Any manager can attest to the fact that their job is not easy.
Although they have a single job title, they have to actually wear many hats: being a leader to their staff, an employee to their own boss, a contact for clients, and so on.
The mind of a manager can move a thousand miles a minute, and they think about all types of things, such as:
Am I making the right decisions?
It may be easier for some people to make decisions than others, but managers have to make a multitude of different decisions every day.
They have to consider the priority of their own tasks, their customers’ demands, their employees strengths and weaknesses and other things.
It’s not uncommon for managers to doubt themselves at times or considering whether they are on the right track with a previous decision.
Do my employees like me?
It’s fairly obvious to most bosses if their staff members follow their orders, but a lot of them are not sure if they are actually liked.
It is human nature for us to doubt ourselves amongst the company of others and worry about how they see us.
Leaders do think about whether their team members like them, and often go to great lengths to make sure that happens.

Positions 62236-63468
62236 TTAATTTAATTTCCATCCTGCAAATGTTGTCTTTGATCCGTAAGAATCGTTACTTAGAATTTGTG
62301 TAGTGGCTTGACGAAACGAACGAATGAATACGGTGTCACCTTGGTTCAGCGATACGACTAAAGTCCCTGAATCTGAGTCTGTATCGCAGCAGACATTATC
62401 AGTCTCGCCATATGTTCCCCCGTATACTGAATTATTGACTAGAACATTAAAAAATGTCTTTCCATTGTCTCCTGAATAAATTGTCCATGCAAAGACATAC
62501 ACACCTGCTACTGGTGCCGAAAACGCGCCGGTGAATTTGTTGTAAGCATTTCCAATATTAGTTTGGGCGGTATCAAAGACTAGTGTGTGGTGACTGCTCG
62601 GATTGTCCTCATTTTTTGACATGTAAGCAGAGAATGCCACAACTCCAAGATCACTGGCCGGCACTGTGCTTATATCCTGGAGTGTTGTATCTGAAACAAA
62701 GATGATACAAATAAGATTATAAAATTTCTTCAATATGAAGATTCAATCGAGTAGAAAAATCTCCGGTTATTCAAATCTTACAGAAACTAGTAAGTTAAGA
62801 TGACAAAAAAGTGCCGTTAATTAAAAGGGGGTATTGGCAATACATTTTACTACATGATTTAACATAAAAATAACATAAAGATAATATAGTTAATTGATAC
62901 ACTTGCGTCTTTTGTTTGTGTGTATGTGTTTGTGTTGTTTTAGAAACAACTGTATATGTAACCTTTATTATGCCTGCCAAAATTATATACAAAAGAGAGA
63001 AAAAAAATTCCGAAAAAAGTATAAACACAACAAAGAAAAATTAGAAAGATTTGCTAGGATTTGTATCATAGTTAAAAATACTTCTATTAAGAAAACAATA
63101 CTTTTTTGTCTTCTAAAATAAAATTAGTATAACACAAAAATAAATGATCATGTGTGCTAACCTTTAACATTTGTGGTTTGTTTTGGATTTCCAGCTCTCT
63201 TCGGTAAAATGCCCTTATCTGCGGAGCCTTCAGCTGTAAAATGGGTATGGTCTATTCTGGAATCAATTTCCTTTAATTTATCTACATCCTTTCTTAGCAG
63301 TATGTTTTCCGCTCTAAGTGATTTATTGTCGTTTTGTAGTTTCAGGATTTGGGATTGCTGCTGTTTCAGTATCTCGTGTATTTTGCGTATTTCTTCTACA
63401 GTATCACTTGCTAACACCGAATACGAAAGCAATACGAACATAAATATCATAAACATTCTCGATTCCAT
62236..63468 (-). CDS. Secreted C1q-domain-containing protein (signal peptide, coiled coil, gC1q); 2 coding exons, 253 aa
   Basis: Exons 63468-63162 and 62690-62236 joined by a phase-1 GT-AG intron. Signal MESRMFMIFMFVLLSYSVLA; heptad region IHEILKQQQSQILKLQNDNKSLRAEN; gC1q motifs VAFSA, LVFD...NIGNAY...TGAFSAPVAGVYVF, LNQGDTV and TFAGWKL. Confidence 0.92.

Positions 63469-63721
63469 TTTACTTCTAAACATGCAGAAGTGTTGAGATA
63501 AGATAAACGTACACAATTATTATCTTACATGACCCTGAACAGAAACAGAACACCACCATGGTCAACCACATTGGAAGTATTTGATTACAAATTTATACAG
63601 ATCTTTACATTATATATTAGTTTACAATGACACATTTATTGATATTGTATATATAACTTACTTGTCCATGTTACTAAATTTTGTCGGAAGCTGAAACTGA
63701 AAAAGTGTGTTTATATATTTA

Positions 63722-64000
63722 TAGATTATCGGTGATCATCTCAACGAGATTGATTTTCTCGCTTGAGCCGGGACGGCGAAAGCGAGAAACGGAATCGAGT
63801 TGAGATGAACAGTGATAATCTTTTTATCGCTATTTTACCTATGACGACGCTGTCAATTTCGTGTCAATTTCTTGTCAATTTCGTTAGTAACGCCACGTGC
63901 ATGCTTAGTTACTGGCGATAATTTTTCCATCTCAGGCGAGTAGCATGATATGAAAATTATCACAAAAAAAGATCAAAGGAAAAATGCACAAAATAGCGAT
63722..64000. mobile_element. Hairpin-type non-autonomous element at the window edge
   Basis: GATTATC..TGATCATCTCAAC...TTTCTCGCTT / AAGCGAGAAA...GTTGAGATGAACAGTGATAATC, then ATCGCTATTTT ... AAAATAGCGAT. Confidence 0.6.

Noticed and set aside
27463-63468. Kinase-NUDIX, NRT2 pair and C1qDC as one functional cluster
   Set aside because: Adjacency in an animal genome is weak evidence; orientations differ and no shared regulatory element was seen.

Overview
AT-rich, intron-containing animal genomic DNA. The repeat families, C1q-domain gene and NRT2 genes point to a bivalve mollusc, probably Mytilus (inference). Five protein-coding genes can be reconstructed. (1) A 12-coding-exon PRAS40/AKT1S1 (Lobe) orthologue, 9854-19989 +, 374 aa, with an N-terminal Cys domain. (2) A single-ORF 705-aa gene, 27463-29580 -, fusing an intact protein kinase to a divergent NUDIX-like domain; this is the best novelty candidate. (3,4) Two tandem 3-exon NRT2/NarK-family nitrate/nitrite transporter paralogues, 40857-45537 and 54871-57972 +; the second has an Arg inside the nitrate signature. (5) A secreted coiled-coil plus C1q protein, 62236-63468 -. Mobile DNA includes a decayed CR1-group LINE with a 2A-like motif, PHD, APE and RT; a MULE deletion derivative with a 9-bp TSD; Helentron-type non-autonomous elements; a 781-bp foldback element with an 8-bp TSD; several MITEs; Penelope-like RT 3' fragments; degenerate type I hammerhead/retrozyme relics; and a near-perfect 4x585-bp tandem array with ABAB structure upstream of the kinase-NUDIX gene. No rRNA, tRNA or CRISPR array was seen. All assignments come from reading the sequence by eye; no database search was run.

Am I good enough?
It is natural for individuals to consider whether they are actually ready for or deserve a high position.
Some managers routinely think about whether they are good enough to be given the task of managing other people.
This is why some managers continuously work on their education, attending courses and reading books to maintain their credibility as an expert in the field.
How am I performing?
Unless the manager is the actual owner of the company, he or she has someone to answer to, just as all the other employees.
Whether it is their own boss, shareholders or business partners, managers are always assessing their own performance.
They worry if they are working fast enough or productively enough.
They compare themselves to their star players, making sure they are outperforming them.
What will I do if my employees quit?
Managers know that they are nothing without their staff, which is why they worry about what happens if their most valuable players switch sides and leave the company.
They may try to entice them to stay with higher compensation, more freedom or simple recognition.
But even then, they wonder what will happen if they are left to their own devices, and how they will carry out all of the duties.
Senior Management Trainer and Consultant